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Adjusting and the Learning Curve

Apologize if this has been discussed before:

I've heard it said that your face will take time to adjust to new shaving techniques and that there is a learning curve. What can a newbie expect during this adjustment and learning curve period? Perhaps if we knew what to expect we could be a bit more patient with ourselves and our faces and not push the envelope too soon.

Thanks.
 
Well from a DE shavers point of view that has been at it for no longer than a month, I find every shave is different. There is so much to learn so many blades to try and razors.

My advice is start simple and work your way up, you will find things that work for you, you will forget these and then you will find them again.

I used a blade the other day that really damaged my face. I will try that blade again in a couple of months again when i am sure my pre-shave technique will have changed. Tonight i used a isralie personna for the first time and it made up for the bad shave i had the other day.

I think during the learning curve we will have great shaves, bad shaves and passable shaves. but in the end we will know how to treat our faces better than ever before.

In conclusion: Its a learning curve you will have bad times, you will have good times but at the end you will have mainly good times and always something to learn!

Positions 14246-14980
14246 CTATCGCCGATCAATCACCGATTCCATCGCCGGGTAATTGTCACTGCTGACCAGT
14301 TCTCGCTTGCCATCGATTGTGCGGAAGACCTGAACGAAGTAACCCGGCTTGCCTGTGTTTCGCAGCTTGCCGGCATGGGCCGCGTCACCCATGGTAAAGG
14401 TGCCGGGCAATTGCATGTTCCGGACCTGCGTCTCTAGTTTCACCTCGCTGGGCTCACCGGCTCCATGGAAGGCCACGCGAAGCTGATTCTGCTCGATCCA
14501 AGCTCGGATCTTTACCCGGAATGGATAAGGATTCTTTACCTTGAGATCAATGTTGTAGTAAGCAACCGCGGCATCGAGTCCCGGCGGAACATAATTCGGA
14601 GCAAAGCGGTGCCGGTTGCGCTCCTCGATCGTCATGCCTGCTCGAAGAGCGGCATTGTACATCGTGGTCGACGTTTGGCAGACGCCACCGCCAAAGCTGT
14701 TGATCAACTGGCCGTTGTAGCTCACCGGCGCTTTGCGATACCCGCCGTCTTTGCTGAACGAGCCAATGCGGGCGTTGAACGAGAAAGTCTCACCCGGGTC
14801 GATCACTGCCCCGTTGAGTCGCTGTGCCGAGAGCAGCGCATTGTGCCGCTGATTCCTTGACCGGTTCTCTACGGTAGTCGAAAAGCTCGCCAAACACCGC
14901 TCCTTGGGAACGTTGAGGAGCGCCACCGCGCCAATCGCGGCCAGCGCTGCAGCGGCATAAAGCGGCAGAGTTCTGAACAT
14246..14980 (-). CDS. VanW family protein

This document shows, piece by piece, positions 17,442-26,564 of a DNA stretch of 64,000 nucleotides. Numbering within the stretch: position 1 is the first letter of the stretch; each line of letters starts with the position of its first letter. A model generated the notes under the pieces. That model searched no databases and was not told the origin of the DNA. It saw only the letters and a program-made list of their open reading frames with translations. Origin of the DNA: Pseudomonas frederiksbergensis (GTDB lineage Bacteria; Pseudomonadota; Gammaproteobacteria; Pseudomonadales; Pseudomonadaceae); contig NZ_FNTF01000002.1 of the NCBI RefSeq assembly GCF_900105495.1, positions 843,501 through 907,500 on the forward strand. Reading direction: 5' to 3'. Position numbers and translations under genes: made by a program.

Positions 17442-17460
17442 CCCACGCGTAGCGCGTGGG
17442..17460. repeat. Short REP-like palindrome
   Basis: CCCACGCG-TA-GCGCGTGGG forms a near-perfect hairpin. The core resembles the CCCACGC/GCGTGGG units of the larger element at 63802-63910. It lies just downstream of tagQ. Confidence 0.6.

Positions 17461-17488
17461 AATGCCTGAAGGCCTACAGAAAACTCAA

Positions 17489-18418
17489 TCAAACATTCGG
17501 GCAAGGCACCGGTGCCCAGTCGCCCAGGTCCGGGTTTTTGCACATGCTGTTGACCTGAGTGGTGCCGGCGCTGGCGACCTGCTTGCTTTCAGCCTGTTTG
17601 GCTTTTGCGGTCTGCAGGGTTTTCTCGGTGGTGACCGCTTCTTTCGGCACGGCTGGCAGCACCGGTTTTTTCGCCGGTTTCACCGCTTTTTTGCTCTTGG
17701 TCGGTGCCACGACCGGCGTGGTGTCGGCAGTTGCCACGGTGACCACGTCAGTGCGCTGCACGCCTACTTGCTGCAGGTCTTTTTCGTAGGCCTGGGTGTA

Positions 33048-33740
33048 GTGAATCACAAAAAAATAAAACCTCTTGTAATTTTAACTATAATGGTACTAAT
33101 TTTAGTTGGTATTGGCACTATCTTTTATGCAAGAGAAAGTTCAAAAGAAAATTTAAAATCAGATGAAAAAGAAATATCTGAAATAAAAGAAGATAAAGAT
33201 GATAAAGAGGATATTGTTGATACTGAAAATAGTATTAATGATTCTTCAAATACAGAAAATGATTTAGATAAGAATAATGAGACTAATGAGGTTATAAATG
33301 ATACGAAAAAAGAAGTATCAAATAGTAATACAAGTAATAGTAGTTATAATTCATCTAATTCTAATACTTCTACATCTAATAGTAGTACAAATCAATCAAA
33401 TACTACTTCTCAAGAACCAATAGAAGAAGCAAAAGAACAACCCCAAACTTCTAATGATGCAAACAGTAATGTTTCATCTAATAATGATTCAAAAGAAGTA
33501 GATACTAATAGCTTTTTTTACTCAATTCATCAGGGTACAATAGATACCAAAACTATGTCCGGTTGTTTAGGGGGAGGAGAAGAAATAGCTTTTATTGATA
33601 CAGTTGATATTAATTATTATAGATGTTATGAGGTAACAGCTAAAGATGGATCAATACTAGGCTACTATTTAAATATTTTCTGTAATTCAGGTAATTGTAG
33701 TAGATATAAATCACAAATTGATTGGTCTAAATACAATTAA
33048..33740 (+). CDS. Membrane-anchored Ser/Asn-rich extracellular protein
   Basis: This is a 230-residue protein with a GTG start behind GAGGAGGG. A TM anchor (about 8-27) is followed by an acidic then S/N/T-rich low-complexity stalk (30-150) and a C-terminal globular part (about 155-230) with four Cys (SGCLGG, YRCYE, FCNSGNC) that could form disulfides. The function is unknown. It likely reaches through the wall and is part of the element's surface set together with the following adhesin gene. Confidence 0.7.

Speaking solely from personal experience, after a year or so of wet shaving:

• It took a couple weeks before collared shirts didn't chafe the shaved areas of my neck a bit.

• It took at least a month to figure out whisker grain direction on my neck, and for it to stop changing on me.

• It took a couple months of shopping and experimentation to settle into a razor, blades, and shave products I liked and which gave me good results. Not that I've stopped trying new stuff or anything! :w00t:

• It was probably about six months before I felt comfortable going ATG on my face and neck. Especially my face; holding the razor upside down just felt awkward until my technique improved.

• Refinement is continuous. After a full year of wetshaving, I still find little improvements in technique that make big differences in my shave.

Oh, and your face'll let you know if you push the envelope too hard or too fast.

You'll bleed. :lol:

NANP™
 
One thing I'm finding is that if I didn't shave recent enough, the growing hair on my neck will get rubbing irritated from when I sit up in bed to watch TV...weird huh?
 
One thing I'm finding is that if I didn't shave recent enough, the growing hair on my neck will get rubbing irritated from when I sit up in bed to watch TV...weird huh?

I hear yah brother, I used to have to tuck the blanket between my chin and neck to not be in pain. DE shaving and the knowledgable members on here have been a great help. My extra helpers are a smooth technique, proraso cream and AOS pre shave oil and after shave balm. Haven't had a problem since. Everyone is different but it worked for me.
 
YMMV -

My first few shaves went well enough. A couple were rough, but after a week, I was getting good results. I have been at it for a little over 6 mos. now, and my results are very consistent. As long as I take my time, I get a good to great shave every day.